Email’s Impact On Customer Loyalty

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Relevance is the mantra for today’s email marketers. But it shouldn’t be the only consideration.

The emotional level of the interaction or transaction that an email message pertains to is an important factor in understanding how an email message will impact a customer’s relationship with a product, brand, or company.

Irrelevant email about things a customer doesn’t care about might not impact their loyalty. Example: The emails from credit card providers to “transfer my balances.” I don’t have any balances to transfer, so I don’t really care. Although some might find this annoying, it’s unlikely that few will actually stop using the card or go searching for another as a result.

But irrelevant emails in high-emotion situations can be detrimental. Example: A couple waiting to hear back from their bank about their short term loan application (for the money they need to travel to China to adopt a baby that’s waiting for them) gets an email from the bank with a home equity loan offer. Doesn’t exactly leave them feeling positive about the bank.

Relevant emails (especially pro-active, unexecpected ones) in high-emotion situations are the holy grail. The trick isn’t figuring out the email message — it’s recognizing that a customer is in a highly emotional situation.

How will you identify these situations? By developing a sense-and-respond marketing capability.

3 thoughts on “Email’s Impact On Customer Loyalty

  1. I buy the concept. Amazon do this well, but its not clear many (any) Banks do this well yet, judging by customers responses to the customer advocacy study performed by Forrester last year.

    Does the problem lie in not knowing how to respond, or which data to read, to create a response – how are Banks missing this obvious opportunity?

  2. How are banks missing this opportunity?

    There’s no simple answer — nor fix — to this. Here’s what I think contributes to the issue:

    1) Campaign mentality. The overwhelming majority of marketing communications with customers and prospects at most banks happen in the context of a “campaign”. Yes, there are service- and sales- related interactions that the bank has with a customer, but generally they’re customer-initiated. Most banks are stuck in the “campaign-of-the-month” thinking that prevents them from asking “gee, who should we talking to this week?”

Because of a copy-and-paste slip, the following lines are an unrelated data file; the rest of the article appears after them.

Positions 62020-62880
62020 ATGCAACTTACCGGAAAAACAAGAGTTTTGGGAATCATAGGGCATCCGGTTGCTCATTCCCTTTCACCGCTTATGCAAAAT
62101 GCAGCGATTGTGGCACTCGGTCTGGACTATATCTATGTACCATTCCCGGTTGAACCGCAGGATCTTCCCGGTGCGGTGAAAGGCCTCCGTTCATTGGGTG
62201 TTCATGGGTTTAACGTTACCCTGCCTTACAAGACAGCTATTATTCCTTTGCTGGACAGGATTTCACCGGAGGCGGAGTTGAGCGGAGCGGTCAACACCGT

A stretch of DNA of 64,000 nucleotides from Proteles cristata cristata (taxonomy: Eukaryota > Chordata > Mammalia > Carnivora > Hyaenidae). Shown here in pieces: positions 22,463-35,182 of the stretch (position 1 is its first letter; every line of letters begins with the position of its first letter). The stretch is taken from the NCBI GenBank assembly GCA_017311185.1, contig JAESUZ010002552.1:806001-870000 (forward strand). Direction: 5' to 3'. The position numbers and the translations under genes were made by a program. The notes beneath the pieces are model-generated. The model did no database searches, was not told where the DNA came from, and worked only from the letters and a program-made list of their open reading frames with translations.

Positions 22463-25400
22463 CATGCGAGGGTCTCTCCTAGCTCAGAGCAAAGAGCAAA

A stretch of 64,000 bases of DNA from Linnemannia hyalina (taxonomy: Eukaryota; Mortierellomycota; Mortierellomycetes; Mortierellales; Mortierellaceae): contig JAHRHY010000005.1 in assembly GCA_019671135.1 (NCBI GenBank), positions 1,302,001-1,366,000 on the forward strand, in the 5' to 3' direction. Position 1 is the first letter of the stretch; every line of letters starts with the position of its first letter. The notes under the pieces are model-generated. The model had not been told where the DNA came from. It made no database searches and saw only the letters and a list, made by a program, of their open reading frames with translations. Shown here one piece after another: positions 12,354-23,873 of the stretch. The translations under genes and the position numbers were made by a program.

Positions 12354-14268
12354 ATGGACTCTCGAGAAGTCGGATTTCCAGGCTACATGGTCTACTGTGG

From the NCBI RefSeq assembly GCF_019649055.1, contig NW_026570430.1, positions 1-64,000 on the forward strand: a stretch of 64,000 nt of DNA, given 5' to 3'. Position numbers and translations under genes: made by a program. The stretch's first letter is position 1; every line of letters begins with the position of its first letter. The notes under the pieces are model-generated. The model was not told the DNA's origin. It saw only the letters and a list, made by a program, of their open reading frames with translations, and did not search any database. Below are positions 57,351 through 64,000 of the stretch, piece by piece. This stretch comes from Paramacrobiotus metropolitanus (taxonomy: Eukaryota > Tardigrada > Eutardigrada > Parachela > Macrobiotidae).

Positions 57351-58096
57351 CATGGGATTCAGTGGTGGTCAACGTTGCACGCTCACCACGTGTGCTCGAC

2) It’s not easy to figure out the right triggers. Some are obvious, some aren’t. Would YOU have guessed that a customer who cancels an insurance policy and a credit card at the same time is likely going through a divorce?

    3) There’s no one doing the analysis. The Analytics folks are neck-deep in campaign analysis. The reporting folks are either just pumping out canned reports, or neck-deep in special requests.

    4) Data silos. Consumers interact with multiple channels (duh, bet that’s news to you, huh?). But few banks have created the ability to analyze that data across channels.

    Creating that “sense-and-respond” capability isn’t easy. (If it were, everybody would have done it already, and there would be competitive parity). But the firm (or few firms) that develop — AND DEPLOY — this capability will enjoy a competitive advantage for a period of time.

  3. An important message can be expected (your loan was approved/denied) or unexpected (you are the victim of identity fraud). I’ll take an expected important message by email because I’m eager to get it, but will be annoyed by unimportant messages during that period because they represent ‘false alarms’.

    I don’t want to get unexpected important messages by email because it seems impersonal and I’m likely to have urgent follow-up questions.

    You should think banks could build some of this logic into their communications rules.

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